Ryanair attempted to make fun of British Airways' geographical blunder this week and quickly had its own misgivings pointed out thanks to social media.
We've had issues in airports and on planes, but we can't say that we've experienced an aircraft we were traveling on land at the entirely wrong airport. That's what happened to a British Airways flight recently that was supposed to be destined for Dusseldorf. The flight instead landed in Edinburgh, missing the mark by a full 750 miles due to the wrong flight plan being used.
BA has been taking a lot of flack for the blunder and deservedly so. However, it shouldn't have to take any lip from rival airline company Ryanair, but it has. Shortly after news of BA's mishap broke, budget airline Ryanair took to Twitter and offered them what it thought would be a helpful gift. A book titled "Geography For Dummies."
That might have been amusing if the jibe had not come from a company that has been voted Britain's least-liked short-haul airline for six years in a row. It seems that those same people who have been disappointed by Ryanair in the past also follow the airline on Twitter as many of them were quick to not come to the defense of BA necessarily but to go on the offense against its rival, reports BBC.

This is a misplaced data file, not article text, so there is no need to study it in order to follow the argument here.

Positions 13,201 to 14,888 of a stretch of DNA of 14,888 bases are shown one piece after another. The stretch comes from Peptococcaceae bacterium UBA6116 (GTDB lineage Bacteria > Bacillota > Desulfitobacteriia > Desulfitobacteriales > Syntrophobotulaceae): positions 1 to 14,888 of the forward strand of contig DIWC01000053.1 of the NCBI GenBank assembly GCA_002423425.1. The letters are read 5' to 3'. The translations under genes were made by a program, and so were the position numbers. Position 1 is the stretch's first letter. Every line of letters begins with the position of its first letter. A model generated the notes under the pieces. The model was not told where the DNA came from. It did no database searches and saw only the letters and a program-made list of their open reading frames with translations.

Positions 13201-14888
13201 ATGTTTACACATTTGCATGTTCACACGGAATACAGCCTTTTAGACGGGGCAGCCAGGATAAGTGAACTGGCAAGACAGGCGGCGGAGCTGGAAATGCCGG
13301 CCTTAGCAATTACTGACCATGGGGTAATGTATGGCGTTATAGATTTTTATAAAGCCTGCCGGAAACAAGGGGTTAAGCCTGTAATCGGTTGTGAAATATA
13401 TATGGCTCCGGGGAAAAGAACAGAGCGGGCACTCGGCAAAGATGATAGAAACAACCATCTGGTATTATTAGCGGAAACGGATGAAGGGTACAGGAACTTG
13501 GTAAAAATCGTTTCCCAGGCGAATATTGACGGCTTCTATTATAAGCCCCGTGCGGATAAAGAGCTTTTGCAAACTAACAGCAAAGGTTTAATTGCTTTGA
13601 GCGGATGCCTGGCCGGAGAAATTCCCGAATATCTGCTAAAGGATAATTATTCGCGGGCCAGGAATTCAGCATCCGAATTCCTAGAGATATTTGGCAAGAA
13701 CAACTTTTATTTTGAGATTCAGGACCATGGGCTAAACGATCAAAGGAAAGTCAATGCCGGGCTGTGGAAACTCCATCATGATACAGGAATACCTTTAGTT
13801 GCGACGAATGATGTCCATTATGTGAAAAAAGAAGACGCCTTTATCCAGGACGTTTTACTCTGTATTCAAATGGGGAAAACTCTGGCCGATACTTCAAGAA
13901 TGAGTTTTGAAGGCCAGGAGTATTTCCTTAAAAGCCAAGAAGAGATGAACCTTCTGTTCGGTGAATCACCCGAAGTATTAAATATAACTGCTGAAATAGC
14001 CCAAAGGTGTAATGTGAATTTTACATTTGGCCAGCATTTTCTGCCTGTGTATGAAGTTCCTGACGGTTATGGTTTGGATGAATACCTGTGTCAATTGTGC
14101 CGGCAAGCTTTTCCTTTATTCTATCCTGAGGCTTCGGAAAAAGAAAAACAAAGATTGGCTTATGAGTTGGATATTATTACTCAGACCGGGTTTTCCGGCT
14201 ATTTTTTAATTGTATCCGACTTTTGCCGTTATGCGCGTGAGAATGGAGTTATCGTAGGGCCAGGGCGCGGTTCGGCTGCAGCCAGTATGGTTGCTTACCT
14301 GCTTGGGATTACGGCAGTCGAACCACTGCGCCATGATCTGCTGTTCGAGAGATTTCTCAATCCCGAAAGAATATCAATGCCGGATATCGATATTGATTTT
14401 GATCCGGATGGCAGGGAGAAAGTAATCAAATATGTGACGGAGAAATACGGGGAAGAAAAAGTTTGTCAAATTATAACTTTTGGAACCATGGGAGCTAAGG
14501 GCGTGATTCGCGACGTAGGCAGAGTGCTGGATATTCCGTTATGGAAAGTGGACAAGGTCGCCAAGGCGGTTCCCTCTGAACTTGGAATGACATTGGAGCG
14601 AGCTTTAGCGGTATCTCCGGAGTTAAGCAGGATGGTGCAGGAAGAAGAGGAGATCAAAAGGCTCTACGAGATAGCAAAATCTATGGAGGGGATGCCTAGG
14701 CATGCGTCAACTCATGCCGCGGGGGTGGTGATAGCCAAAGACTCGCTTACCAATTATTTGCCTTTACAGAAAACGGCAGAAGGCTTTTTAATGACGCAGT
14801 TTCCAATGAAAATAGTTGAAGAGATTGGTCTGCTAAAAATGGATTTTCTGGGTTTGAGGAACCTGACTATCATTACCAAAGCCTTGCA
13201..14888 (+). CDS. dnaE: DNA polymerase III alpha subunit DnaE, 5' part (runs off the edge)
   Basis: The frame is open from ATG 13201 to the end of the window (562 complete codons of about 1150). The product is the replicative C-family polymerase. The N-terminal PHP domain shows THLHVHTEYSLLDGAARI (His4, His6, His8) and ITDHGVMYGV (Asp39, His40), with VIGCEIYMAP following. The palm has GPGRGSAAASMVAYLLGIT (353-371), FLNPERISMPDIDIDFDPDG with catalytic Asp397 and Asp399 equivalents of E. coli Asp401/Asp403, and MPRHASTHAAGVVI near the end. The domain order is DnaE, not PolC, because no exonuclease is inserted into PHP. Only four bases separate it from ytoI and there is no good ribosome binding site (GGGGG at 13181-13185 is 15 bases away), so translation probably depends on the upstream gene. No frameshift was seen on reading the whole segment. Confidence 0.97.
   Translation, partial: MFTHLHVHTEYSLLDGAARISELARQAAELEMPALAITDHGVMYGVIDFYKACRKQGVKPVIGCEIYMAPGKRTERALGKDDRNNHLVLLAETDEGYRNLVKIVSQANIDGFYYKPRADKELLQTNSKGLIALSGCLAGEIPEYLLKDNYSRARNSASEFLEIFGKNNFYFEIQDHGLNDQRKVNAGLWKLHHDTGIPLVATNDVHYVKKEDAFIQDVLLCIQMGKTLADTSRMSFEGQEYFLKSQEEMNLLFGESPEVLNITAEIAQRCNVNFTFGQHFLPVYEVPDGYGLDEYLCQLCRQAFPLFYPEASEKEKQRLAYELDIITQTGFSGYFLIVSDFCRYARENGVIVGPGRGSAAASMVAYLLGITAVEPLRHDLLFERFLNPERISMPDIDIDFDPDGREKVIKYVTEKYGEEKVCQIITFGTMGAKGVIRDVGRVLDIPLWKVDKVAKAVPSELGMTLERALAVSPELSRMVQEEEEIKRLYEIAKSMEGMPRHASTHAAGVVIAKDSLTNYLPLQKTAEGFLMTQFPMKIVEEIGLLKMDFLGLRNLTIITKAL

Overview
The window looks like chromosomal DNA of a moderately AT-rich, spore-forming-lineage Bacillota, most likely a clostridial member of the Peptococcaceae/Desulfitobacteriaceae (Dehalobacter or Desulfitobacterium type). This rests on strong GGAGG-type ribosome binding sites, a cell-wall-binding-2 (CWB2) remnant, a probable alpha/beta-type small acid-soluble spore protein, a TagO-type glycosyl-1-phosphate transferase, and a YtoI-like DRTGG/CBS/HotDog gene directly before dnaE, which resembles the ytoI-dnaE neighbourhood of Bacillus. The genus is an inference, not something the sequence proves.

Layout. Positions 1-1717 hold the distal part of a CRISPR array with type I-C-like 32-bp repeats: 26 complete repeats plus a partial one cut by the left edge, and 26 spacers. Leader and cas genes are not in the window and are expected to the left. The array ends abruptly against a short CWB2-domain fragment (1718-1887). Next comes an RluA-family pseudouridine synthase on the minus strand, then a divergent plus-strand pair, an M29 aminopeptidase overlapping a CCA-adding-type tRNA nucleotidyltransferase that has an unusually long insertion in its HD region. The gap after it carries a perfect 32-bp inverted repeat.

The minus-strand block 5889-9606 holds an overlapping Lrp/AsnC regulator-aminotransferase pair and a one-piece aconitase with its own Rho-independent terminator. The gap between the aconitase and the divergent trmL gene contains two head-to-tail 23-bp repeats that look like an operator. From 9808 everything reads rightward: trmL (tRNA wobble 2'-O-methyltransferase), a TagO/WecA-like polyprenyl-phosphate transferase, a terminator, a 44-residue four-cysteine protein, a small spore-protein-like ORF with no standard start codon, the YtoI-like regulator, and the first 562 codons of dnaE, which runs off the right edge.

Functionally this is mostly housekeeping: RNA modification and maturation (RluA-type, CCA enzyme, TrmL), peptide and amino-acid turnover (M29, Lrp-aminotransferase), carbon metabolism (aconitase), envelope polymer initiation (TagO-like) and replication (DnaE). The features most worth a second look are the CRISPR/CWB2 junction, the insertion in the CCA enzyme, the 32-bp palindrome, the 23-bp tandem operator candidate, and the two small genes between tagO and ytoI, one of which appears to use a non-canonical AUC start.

Since Ryanair has been voted the UK's least-liked short-haul airline, Twitter users naturally came loaded with plenty of ammo. One user suggested the company buy its own copy of Customer Service For Dummies. Others poked fun at the litany of additional charges that usually comes with flying on a Ryanair flight, questioning whether they'll be charging BA extra for the pages and then the words once they've bought the book.
The moral of the story here is those who live in glass houses really shouldn't throw stones. There's also a case of number one never needing to acknowledge the chasing pack. BA could have hit back with a dig of its own but it took the high road with its reply, simply tweeting "no-one is perfect." It obviously knew that with Ryanair's track record, other users would do the work for them.